National DNA databanks were initially established to catalogue the identities of violent criminals and sex offenders. However, since the mid-1990s, forensic DNA databanks have in some cases expanded to include people merely arrested, regardless of whether they’ve been charged or convicted of a crime. The public is largely unaware of these changes and the advances that biotechnology and forensic DNA science have made possible. Yet many citizens are beginning to realize that the unfettered collection of DNA profiles might compromise our basic freedoms and rights.
Two leading authors on medical ethics, science policy, and civil liberties take a hard look at how the United States has balanced the use of DNA technology, particularly the use of DNA databanks in criminal justice, with the privacy rights of its citizenry. Krimsky and Simoncelli analyze the constitutional, ethical, and sociopolitical implications of expanded DNA collection in the United States and compare these findings to trends in the United Kingdom, Japan, Australia, Germany, and Italy. They explore many controversial topics, including the legal precedent for taking DNA from juveniles, the search for possible family members of suspects in DNA databases, the launch of “DNA dragnets” among local populations, and the warrantless acquisition by police of so-called abandoned DNA in the search for suspects. Most intriguing, Krimsky and Simoncelli explode the myth that DNA profiling is infallible, which has profound implications for criminal justice.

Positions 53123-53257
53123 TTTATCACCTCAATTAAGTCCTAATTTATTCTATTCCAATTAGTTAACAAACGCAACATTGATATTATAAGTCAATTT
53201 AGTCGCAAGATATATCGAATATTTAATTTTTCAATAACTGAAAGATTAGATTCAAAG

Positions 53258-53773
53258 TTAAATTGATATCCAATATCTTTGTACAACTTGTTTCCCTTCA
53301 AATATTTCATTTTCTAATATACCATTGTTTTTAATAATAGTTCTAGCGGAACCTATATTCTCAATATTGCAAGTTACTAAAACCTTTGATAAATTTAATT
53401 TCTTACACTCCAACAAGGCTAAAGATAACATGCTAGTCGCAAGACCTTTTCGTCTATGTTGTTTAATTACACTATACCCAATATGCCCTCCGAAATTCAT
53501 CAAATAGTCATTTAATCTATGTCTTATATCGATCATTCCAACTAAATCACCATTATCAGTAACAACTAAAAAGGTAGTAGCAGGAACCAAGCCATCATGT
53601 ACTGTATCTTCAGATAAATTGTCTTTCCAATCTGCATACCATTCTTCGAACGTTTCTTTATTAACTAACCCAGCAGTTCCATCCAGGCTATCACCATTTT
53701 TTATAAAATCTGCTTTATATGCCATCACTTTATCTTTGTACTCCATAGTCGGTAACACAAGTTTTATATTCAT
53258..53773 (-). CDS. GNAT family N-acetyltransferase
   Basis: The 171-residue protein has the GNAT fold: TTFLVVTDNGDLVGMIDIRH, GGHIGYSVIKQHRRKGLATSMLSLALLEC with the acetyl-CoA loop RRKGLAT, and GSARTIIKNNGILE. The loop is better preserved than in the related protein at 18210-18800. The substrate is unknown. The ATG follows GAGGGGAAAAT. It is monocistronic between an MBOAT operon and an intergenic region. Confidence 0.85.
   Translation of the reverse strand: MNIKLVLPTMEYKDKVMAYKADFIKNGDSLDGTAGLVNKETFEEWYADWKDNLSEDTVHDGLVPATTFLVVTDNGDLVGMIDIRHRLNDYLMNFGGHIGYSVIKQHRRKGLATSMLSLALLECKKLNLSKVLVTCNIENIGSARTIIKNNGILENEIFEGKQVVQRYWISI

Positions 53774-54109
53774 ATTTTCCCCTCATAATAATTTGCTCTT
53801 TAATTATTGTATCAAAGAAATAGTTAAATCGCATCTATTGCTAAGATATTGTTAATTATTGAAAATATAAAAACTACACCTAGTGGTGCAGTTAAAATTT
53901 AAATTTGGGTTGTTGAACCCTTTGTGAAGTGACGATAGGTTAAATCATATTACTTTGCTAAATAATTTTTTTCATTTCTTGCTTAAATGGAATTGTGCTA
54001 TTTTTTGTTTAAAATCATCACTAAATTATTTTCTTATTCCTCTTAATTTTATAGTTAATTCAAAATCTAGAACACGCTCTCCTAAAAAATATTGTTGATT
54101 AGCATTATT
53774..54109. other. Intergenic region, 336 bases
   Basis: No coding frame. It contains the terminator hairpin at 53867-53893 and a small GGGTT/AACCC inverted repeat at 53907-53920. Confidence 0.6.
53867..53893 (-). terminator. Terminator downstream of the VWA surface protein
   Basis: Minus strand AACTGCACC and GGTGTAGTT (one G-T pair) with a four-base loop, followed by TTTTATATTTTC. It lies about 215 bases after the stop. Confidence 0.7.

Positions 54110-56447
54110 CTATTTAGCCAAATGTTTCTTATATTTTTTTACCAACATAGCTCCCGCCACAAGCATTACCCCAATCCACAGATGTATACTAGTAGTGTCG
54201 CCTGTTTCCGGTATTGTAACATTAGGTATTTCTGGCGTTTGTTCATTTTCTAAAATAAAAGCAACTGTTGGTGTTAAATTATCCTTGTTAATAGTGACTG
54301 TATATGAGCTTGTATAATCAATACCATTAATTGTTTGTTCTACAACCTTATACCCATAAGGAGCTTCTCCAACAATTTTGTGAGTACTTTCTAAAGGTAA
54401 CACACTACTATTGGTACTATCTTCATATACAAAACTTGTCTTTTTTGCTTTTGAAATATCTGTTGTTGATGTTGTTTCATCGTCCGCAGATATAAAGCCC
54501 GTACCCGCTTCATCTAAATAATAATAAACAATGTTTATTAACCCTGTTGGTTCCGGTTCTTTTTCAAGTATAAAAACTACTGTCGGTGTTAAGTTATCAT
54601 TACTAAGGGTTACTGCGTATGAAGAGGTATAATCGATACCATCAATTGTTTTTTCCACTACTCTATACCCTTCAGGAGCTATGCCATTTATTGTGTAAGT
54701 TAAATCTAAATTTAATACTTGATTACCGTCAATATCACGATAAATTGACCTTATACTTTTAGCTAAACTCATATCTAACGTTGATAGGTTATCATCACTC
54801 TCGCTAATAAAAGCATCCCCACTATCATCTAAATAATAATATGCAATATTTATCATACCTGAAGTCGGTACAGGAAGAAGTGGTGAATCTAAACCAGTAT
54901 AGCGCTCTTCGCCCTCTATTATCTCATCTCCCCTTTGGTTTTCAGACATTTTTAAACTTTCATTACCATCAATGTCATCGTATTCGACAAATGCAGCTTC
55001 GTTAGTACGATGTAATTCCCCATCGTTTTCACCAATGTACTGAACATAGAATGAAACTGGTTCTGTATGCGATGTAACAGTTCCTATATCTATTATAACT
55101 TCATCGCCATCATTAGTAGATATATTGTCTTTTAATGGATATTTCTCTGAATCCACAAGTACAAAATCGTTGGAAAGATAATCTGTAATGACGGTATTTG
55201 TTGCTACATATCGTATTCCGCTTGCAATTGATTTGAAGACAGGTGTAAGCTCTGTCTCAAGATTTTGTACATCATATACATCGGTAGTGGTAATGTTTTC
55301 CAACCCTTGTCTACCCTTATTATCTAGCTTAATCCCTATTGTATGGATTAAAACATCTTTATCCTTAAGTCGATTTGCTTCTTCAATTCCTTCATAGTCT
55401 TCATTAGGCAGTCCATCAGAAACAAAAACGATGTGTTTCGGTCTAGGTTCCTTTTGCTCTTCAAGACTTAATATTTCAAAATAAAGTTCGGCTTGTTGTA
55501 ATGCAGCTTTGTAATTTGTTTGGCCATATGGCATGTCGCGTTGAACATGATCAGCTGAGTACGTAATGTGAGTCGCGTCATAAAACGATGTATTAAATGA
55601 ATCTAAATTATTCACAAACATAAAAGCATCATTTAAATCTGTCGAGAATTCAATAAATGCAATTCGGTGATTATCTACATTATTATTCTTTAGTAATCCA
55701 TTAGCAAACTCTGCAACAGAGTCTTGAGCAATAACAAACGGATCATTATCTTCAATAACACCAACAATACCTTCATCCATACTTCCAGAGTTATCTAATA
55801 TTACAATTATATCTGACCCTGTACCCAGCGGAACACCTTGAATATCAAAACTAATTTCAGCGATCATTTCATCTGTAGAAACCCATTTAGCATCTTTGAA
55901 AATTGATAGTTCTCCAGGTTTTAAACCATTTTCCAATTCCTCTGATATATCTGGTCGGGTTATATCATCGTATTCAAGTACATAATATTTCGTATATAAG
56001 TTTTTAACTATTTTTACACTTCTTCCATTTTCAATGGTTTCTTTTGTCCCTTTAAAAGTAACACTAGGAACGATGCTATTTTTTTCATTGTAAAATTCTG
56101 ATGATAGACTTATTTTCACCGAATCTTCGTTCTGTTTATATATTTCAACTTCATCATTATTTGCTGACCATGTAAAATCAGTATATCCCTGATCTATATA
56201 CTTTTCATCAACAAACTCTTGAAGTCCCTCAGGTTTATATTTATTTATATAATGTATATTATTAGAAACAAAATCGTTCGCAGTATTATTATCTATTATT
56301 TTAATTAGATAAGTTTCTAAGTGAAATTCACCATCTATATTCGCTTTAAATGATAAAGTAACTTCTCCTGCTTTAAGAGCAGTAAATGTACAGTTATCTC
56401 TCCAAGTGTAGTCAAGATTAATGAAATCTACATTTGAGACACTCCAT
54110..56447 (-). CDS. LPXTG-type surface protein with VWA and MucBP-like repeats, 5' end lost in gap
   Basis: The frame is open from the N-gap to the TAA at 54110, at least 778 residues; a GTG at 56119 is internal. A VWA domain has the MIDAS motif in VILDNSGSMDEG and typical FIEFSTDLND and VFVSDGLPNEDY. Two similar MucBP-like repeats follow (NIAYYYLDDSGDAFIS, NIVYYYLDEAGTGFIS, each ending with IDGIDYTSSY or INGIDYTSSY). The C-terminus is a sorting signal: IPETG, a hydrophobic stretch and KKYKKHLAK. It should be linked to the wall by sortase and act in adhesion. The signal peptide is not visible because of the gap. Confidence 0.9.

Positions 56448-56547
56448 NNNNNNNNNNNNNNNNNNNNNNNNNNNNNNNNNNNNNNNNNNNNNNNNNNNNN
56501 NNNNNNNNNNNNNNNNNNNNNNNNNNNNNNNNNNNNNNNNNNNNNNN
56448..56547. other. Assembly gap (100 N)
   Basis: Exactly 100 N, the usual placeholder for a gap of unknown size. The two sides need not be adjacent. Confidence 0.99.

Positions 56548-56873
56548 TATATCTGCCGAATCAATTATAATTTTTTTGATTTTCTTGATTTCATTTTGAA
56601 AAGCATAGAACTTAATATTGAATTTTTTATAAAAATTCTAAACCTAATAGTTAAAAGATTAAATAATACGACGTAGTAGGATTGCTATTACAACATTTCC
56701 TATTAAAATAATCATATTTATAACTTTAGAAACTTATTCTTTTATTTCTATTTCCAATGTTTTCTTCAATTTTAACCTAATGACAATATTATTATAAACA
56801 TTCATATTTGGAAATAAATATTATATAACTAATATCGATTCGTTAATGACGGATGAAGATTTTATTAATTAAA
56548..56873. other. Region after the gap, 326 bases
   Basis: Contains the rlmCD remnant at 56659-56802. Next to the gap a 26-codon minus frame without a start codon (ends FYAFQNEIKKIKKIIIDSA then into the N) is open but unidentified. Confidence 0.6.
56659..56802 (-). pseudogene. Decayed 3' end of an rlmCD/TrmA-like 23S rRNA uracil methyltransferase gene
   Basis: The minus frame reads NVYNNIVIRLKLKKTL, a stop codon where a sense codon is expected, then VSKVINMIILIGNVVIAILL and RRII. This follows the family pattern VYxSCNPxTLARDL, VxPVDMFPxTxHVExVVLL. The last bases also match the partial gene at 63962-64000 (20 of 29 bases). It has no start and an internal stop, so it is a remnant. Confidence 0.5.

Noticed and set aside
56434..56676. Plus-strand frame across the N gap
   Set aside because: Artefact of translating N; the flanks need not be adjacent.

Sheldon Krimsky is professor of urban and environmental policy and planning and adjunct professor of public health and community medicine at Tufts University. He is author or coeditor of eleven books, most recently Race and the Genetic Revolution: Science, Myth, and Culture. Tania Simoncelli worked for more than six years as the Science Advisor to the American Civil Liberties Union, where she guided the organization’s responses to cutting-edge developments in science and technology that pose challenges for civil liberties. She currently works for the U.S. Food and Drug Administration. (Columbia University Press)